HPHS Media

Schedule Changes

Anne Stockard

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There you are, standing in the hallway of your high school staring at your schedule. It doesn’t take long to notice that the school enrolled you in a class that you didn’t ask to take, and a class you need in order to fulfill your credit requirements isn’t listed, but what actually goes into making that schedule change happen?

That process begins with a form filled out by the student requesting a change. Students are allowed to request the form at around noon on the first day of school once the school has a formal count of the students in each class. From there, the counselors determine whether or not the reason the student requesting a change is a valid explanation according to the Kiltie. What one would think is an easy process from there then moves on to affect multiple different aspects.

Counselors receive over schedule change requests from 500 different students each year, due to incorrect placement in courses. This winds up taking over the majority of their work load during the first few weeks of school; accordingly, some students still don’t receive approval. Sophomore Victoria Taverna, who is involved in multiple pre-AP classes, experienced an error in her schedule which has yet to be fixed. Taverna has already had her schedule adjusted three times, and the problem still has not been fixed.
“I can’t swim for all of swim season, basically, which is a little frustrating,” Taverna said. “I have to keep swimming, but I’m also in color guard which takes up a lot of my time, so I can’t really practice as much as I could’ve.”

Taverna believes that having to change her schedule so many times will ultimately affect her relationships with her teachers in the present and future, and is still distraught over the fact that she will not be able to participate in swimming until the upcoming spring semester.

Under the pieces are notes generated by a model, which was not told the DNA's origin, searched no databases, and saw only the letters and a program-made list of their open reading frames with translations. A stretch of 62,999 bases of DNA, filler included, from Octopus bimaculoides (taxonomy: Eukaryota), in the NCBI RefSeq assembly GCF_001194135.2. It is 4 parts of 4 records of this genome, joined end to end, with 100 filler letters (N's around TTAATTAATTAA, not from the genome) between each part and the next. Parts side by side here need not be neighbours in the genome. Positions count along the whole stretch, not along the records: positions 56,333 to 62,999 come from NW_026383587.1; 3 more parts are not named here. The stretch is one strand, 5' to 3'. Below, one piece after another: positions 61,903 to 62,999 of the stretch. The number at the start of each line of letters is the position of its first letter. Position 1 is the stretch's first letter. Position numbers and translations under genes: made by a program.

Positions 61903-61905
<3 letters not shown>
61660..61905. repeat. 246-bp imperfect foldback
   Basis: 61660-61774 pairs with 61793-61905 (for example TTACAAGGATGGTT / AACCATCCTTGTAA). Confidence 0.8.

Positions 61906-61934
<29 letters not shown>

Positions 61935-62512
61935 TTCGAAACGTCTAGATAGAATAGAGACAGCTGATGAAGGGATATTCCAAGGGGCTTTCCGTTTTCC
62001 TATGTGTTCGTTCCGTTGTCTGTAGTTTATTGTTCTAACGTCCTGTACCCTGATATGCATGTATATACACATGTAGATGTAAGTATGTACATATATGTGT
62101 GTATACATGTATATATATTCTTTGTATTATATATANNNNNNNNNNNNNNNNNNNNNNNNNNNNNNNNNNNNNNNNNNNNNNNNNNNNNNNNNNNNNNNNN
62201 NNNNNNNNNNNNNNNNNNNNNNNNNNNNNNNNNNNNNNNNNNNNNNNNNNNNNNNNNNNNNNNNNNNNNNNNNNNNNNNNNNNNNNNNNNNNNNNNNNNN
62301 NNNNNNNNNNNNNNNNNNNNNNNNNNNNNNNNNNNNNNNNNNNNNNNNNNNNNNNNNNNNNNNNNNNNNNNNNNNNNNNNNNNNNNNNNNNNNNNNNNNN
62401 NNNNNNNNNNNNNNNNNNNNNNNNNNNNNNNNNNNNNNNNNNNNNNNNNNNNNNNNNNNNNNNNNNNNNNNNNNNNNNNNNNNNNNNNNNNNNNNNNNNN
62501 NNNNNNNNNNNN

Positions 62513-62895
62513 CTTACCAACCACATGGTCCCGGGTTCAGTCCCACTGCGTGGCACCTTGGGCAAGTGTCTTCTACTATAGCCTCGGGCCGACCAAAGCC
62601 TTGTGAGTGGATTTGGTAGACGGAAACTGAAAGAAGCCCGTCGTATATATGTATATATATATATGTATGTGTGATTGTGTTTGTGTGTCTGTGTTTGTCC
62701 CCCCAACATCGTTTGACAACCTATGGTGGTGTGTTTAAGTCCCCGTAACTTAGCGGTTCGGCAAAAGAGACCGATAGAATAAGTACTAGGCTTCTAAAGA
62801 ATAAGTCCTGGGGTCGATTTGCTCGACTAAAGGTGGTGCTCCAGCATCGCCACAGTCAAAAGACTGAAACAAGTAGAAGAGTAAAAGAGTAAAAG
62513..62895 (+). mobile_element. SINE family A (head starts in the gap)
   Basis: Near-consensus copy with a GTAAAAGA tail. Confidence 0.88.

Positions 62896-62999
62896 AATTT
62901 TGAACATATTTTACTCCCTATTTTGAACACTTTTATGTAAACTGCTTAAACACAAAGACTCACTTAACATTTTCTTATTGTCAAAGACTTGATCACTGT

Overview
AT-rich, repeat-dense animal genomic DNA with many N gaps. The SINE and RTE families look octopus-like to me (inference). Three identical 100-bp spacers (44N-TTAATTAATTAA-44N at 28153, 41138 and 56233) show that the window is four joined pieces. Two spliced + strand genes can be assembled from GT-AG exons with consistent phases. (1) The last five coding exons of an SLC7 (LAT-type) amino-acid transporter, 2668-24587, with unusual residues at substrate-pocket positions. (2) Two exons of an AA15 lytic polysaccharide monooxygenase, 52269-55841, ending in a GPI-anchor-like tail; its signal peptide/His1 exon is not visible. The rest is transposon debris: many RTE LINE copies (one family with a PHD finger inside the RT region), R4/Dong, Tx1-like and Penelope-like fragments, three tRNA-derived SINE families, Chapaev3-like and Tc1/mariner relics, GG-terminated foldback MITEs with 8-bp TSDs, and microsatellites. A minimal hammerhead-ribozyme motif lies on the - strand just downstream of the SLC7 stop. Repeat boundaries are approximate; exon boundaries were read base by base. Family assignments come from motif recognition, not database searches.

Another student had to adjust his schedule in order to take AP Photography and, in the process, had to sacrifice taking Spanish 3 PAP a class which is essential to graduating with a more impressive application and take up a study period instead, ultimately putting him behind in his original plan.

“This is one of the tightest master schedules we’ve ever worked with, and a lot of classes are closed. So, we’re trying to find where we can place a student in a class that’s still open, and how that could affect the rest of their schedule,” Taryn Knott, a counselor at Highland Park, said.

At this point in time, the initial schedule changes are almost over, and the application to request a level change will be available for pick up in the counselor’s office Friday Sept. 12.

“With regards to the level changes, we require them to stay in the class for at least three weeks,” Knott said. “We want to give you that time really determine if that’s the right fit for you… And we’ll make those based on seat availability as well.”

Obviously this is a very time consuming process, so in order to avoid the possible mishap of not getting into the correct courses or level placement, counselors advise that students pay close attention to the form they fill out during the spring semester that regards signing up for the courses they’ve decided to take the following year. Parents should also supervise the choices their kids make in order to insure the student fully understands the commitment they’re making by signing up for those specific courses.

In addition, when applying for a schedule change, keep in mind that the process affects multiple other students as well as teachers. In some cases, classes will be full and the request may be denied despite the reason.

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Schedule Changes